WASHINGTON -- First-graders returning to the Peabody Early Childhood Center on Capitol Hill this week found a new feature in the schoolyard: a large cedar tree.
Moved last month from an adjoining lot that is about to be developed, the cedar will become the centerpiece of a garden of fountains, trees, shrubs, vegetables and flowers, a place where young hands will get dirty and imaginations will be stirred.
"If you live in the city, plants are weeds. To get a different concept of the earth is tremendously important," said Victoria Lord, a parent who is helping with the garden installation whose two children attended the school.
Nor are they alone. In schools across the nation, students are increasingly likely to count a garden in their future, especially in the younger grades.
"There's definitely a grass-roots initiative," said Valerie Kelsey, president of the National Gardening Association in Burlington, Vt.
Ironically, these outdoor classrooms are being championed by teachers and parents of the baby-boomer generation, whose own early education was generally devoid of such verdant spaces. "I grew up in the 1960s, when the schoolyard was an asphalt field with one tree, which you climbed and were screamed at," said Lord.
Today, rows of vegetables, beds of flowering perennials and shrubs, and potted annuals not only brighten the grounds of many schools but provide a palliative for the computer age.
"It's okay that the technology is so advanced and everything electronic is instant gratification. But parents are looking for ways to bring balance to a child's life. You don't get a tomato in a day; it may take you 60 days to get it, and this brings back the idea of patience, respect for property, cooperation in working with others," said Leslie Honaker, who coordinates school gardening programs in the Phoenix metropolitan area.
"Many people believe kids are more disconnected today," said Kelsey. "They are disconnected with themselves, with others, with plants and the earth; and having a garden in a school gets the kids reconnected."
Children might discover flora during field trips to parks, but in their own school garden they can acquire basic gardening skills, nurturing the same plant from seed to maturity, said Laurie DeMarco, a Virginia Tech instructor who trains educators to run teaching gardens.
Moreover, such cultivated plots can offer opportunities to explore subjects seemingly removed from the garden at hand: mathematics, earth sciences, social studies, the arts and literature.
The first-grader might try to replicate Peter Rabbit's garden, while the fifth-grader does research on the cultural history of the newly planted herbs.
Teaching gardens also have a way of reaching students who have difficulty learning from classroom lectures, educators say. And there is another dimension -- the less-tangible, life-enriching aspects of a life around plants and working with others.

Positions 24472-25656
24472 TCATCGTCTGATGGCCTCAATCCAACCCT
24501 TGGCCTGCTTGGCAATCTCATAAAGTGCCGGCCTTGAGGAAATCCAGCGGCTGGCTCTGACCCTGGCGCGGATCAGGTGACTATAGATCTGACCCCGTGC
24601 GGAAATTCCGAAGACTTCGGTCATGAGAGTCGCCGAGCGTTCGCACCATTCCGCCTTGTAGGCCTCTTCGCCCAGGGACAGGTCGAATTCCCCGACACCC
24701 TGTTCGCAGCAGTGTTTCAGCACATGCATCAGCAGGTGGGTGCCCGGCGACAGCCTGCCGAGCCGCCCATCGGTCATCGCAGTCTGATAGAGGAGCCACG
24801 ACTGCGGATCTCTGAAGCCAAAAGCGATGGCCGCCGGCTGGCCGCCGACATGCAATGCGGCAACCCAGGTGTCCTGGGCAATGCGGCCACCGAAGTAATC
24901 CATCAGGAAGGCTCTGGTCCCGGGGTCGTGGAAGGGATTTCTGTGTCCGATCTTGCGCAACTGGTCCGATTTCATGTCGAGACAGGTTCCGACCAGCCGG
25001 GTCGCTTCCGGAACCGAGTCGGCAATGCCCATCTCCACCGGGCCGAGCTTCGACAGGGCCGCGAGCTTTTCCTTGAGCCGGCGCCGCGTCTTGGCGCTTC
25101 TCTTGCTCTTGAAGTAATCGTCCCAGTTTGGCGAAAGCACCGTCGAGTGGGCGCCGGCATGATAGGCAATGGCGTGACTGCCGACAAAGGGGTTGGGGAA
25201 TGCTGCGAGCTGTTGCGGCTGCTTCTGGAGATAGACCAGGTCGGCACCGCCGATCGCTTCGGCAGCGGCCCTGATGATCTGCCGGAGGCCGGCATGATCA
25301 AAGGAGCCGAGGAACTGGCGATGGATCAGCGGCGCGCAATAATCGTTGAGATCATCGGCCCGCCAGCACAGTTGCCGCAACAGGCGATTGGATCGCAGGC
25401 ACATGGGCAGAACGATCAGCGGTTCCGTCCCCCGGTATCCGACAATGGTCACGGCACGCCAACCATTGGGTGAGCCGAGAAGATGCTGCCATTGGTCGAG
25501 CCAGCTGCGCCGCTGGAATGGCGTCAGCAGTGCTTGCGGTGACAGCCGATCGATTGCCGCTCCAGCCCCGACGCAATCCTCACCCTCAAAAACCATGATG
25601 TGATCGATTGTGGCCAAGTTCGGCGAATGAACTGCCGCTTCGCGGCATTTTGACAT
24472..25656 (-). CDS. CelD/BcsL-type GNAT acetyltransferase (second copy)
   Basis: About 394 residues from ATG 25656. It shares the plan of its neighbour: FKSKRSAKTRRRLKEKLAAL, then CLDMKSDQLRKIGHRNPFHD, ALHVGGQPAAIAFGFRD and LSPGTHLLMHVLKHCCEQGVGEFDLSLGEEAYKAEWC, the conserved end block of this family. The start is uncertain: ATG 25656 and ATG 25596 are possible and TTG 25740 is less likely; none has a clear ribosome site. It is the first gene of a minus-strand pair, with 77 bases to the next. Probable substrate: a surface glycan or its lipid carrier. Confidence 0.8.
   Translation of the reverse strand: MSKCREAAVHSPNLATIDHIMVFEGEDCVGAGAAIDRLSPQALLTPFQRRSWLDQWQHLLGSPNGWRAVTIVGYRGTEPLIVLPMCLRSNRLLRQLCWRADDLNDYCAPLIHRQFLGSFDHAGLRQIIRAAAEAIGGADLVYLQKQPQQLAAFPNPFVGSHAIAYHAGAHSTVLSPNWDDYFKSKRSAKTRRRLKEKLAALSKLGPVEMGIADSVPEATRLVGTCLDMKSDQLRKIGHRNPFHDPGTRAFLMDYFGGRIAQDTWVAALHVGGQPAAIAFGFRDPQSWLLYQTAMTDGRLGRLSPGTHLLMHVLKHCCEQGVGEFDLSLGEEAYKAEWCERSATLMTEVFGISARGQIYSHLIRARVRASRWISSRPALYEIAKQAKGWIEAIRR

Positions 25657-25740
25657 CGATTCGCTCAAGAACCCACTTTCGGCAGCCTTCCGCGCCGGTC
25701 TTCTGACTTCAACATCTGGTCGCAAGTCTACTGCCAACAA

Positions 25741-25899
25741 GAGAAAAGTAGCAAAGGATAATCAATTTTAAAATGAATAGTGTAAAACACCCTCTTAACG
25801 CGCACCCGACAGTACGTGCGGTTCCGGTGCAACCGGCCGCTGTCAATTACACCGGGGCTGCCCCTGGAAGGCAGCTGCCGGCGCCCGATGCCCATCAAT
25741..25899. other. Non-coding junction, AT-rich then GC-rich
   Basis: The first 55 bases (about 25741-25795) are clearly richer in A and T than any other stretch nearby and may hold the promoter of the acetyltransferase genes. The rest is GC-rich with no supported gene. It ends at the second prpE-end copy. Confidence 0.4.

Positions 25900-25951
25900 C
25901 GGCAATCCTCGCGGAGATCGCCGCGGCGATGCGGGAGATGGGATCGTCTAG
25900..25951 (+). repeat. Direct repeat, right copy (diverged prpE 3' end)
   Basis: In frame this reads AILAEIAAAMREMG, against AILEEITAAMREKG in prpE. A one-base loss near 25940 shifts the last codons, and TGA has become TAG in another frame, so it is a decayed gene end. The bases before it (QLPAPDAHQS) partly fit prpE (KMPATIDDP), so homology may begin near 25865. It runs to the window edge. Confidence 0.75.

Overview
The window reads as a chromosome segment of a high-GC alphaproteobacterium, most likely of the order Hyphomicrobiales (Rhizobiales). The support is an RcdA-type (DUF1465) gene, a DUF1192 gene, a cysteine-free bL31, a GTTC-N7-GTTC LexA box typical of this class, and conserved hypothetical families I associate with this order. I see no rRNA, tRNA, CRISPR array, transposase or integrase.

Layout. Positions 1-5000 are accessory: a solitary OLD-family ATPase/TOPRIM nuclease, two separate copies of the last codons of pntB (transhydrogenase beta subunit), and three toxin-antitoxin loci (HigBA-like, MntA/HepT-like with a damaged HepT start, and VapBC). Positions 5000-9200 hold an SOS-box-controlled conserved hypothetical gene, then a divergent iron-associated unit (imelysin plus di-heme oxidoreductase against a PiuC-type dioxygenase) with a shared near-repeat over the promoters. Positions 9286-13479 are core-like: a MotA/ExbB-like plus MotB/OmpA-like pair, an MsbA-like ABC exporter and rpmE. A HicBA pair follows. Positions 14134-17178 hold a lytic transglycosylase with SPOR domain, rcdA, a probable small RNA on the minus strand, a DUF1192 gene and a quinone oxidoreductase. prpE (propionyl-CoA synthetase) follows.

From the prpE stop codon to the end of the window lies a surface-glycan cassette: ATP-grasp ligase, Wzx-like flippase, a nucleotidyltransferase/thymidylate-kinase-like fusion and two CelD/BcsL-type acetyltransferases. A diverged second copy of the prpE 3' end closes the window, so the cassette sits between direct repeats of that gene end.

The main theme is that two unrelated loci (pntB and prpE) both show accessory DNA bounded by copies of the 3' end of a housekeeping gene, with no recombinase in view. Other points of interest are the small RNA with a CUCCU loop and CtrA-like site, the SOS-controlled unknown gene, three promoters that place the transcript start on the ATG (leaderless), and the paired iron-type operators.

Wendy Sparrow and Anne Richardson, two Alexandria, Va., teachers, have developed an extensive habitat garden over the past six years at Cora Kelly Magnet School. The two say they have seen students blossom along with the garden.
"I don't know that they will all be gardeners when they are adults," said Richardson, of the school's 650 kindergarten through fifth-grade students.
"But at the very least, they will appreciate nature, have an idea of stewardship and the idea that nature can provide a lot of intellectual thought, peace of mind and aesthetic beauty," Richarsdon said.
The school has a large minority and immigrant population, and many of the students live in apartments or rental housing where there are no gardens, said Richardson, a science teacher at Cora Kelly. Sparrow now teaches homebound students for the city.
Kelsey said the movement got a big boost in California, when the state superintendent of schools, Delaine Eastin, began a garden-in-every-school initiative in 1996.
The Peabody garden in Washington has been funded with a $35,000 grant from the Environmental Protection Agency. (The cedar -- and its replanting costs -- were donated by Andrew Scallan, developer of the adjoining lot.)
Another federal agency, the Department of Agriculture, recently recognized a garden at George Washington Middle School in Alexandria, Va., as the first Millennium Garden in Virginia. A portion of the harvest goes to feed the hungry.
The National Gardening Association has joined other horticultural institutions in pushing for a garden-in-every-school initiative nationally. The program includes a Web site, www.kidsgardening.com, where educators can get advice, including sources of grants and free gardening materials.
Other key factors: lesson plans developed to incorporate the garden into various required academic subjects; help from local garden clubs or parents in maintaining the garden, especially in the summer when the school is closed; and enlisting administrators and teachers behind the project.
The last aspect doesn't seem a problem to Laurie DeMarco, who lives in Salem, Va., but travels the state giving teacher courses.
"We fill the classes quickly," she said.
Brainerd Dispatch ©2013. All Rights Reserved.